Bathrooms. We are actually having a national political conversation about bathrooms, following passage of HB2 in North Carolina prohibiting local governments from passing LGBT-inclusive non-discrimination protections with special language about bathrooms. Mississippi is in the process of enacting even more repugnant legislation. I never thought I’d write a post about bathrooms, but that law in North Carolina has forced me to address the issue. (By the way, you can sign a petition to repeal the North Carolina law on the ACLU website. Be on the lookout for one for Mississippi.)
Okay, so let’s talk about bathrooms.
You are welcome to share a public toilet facility with me. I’m happy to live in a world filled with a diverse group of people whose identities — gender, racial, religious, political, geographic, national, and more — make life so rich and interesting. My only requests are that you wash your hands, deposit your trash in the receptacle, treat the cleaning staff with respect, and not say hateful things about our fellow humans. Also, if you are visiting or living in my house, please pick up your towels off the floor and hang them up after showering.
Most of the people cleaning our public bathrooms are low-wage immigrant and undocumented women workers who face terrible conditions on the job. The folks cleaning our restrooms need a union, a minimum of $20 an hour, full medical and retirement benefits, paid sick leave and paid family leave, and protections from sexual assaults and sexual harassment. This is what legislatures should be doing.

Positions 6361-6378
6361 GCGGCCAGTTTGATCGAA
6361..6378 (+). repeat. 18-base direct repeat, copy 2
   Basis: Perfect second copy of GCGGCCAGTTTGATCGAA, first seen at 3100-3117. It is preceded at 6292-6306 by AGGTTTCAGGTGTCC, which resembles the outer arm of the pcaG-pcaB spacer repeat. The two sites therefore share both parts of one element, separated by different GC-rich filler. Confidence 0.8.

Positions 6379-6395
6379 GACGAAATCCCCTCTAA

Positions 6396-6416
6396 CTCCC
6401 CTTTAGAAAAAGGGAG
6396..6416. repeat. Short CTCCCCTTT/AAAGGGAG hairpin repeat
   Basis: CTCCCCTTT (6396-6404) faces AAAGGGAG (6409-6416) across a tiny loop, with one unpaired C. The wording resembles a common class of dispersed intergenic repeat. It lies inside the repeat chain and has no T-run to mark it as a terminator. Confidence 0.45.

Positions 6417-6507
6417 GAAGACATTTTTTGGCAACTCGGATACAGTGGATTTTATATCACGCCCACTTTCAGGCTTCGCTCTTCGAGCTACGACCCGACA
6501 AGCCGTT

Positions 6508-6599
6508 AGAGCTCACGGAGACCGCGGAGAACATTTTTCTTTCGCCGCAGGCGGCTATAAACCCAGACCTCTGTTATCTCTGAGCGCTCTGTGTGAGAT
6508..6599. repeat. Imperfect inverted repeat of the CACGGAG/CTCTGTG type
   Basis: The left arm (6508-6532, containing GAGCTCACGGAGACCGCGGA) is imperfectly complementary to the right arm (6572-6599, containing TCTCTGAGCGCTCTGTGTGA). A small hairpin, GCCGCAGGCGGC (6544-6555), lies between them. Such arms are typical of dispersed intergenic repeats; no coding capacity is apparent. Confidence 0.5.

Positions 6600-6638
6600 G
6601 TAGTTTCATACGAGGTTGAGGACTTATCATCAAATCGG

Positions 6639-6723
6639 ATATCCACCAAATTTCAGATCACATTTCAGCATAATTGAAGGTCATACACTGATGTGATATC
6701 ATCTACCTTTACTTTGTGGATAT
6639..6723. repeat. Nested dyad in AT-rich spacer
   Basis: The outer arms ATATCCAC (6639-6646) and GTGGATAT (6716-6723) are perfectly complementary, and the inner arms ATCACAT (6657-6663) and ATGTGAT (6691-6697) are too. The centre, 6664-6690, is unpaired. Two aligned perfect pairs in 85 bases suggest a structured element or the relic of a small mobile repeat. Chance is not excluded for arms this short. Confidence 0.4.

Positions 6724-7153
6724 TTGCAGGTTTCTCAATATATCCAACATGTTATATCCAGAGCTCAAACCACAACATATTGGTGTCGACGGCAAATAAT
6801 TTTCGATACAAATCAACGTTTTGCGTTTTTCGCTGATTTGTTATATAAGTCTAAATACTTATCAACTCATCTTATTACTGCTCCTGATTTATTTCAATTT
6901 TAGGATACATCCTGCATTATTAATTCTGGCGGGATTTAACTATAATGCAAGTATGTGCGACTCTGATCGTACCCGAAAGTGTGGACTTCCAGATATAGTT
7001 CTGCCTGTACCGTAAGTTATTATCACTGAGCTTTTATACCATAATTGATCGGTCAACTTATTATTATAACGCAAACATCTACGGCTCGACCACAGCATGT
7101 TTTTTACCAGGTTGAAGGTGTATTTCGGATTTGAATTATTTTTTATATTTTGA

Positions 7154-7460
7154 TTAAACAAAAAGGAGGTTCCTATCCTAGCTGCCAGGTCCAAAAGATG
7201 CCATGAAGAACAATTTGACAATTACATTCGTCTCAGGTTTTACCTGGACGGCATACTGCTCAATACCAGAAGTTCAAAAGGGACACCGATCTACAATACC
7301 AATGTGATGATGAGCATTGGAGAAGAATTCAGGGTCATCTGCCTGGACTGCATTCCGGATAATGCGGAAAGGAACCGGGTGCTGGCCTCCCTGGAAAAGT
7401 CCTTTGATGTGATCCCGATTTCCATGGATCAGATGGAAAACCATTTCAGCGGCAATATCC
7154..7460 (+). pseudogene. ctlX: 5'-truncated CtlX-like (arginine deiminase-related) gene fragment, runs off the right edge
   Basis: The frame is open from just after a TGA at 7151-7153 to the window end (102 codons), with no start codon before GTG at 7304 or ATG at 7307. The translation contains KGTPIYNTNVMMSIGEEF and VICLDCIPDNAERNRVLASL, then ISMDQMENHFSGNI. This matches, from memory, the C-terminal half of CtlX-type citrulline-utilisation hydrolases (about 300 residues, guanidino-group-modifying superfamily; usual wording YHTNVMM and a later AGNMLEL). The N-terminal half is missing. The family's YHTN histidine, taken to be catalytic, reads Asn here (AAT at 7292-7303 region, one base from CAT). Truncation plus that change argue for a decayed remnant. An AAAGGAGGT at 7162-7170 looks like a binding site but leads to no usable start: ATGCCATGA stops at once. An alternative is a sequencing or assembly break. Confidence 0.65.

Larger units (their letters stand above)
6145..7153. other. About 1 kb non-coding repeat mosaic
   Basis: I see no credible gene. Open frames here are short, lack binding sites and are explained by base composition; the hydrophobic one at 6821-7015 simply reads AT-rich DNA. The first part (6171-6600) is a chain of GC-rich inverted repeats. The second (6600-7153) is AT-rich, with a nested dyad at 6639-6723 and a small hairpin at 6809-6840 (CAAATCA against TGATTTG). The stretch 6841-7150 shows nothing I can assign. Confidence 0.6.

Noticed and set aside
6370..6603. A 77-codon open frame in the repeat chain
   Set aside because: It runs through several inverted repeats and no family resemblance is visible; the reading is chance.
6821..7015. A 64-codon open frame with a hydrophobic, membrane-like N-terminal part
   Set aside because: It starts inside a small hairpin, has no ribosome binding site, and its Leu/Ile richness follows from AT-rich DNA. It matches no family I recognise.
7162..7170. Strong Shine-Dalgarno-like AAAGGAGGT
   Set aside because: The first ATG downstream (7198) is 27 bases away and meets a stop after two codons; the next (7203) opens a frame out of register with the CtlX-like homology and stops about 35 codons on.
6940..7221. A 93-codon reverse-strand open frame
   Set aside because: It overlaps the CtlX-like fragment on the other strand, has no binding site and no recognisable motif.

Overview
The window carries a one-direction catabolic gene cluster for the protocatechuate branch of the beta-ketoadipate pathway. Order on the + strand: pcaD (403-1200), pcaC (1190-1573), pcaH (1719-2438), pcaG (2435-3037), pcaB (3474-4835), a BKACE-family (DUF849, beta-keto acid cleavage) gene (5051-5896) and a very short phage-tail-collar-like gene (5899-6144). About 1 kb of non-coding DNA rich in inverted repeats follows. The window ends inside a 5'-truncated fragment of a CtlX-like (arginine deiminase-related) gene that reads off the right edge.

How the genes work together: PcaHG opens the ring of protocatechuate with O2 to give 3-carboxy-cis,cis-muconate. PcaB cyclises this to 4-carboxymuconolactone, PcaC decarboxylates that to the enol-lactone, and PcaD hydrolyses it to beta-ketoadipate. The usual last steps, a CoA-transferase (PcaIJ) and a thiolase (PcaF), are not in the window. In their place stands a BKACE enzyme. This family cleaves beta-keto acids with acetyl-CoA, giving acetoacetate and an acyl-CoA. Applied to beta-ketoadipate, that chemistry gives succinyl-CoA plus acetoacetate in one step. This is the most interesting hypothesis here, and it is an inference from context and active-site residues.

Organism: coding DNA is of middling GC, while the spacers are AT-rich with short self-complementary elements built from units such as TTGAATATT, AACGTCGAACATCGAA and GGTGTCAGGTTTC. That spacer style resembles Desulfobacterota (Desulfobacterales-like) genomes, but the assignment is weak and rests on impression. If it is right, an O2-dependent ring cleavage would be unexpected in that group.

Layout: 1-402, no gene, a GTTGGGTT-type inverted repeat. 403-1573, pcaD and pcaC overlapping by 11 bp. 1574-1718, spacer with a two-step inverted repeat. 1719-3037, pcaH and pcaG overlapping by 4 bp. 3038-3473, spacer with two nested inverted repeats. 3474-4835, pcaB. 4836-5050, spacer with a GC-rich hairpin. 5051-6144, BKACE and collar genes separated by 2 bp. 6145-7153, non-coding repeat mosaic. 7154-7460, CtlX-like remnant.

One of my friends is a global health WASH (Water Sanitation and Hygiene) specialist, who works in refugee camps, post-disaster relief programs, epidemic outbreak response, and on development projects. He has taught me so much about what we all need to know about bathrooms. Forgive the pun but here’s the bottom line: 2.4 billion people in the world do not have access to proper sanitation. That is the real toilet problem we need to discuss. Instead of keeping people out of bathrooms, lets keep people from openly defecating on the streets by building more toilets. And let’s make sure there are accessible toilets for people with disabilities. (Links are to organizations engaged in those efforts).
Wash your hands. Yes, this is a vital piece of public health prevention. If you need help in the proper method just watch Elmo and Raya.
As my friends know, I’ve always wanted to see the beaches of North Carolina. As soon as that law is repealed and replaced with a non-discrimination law, I’ll be heading down there.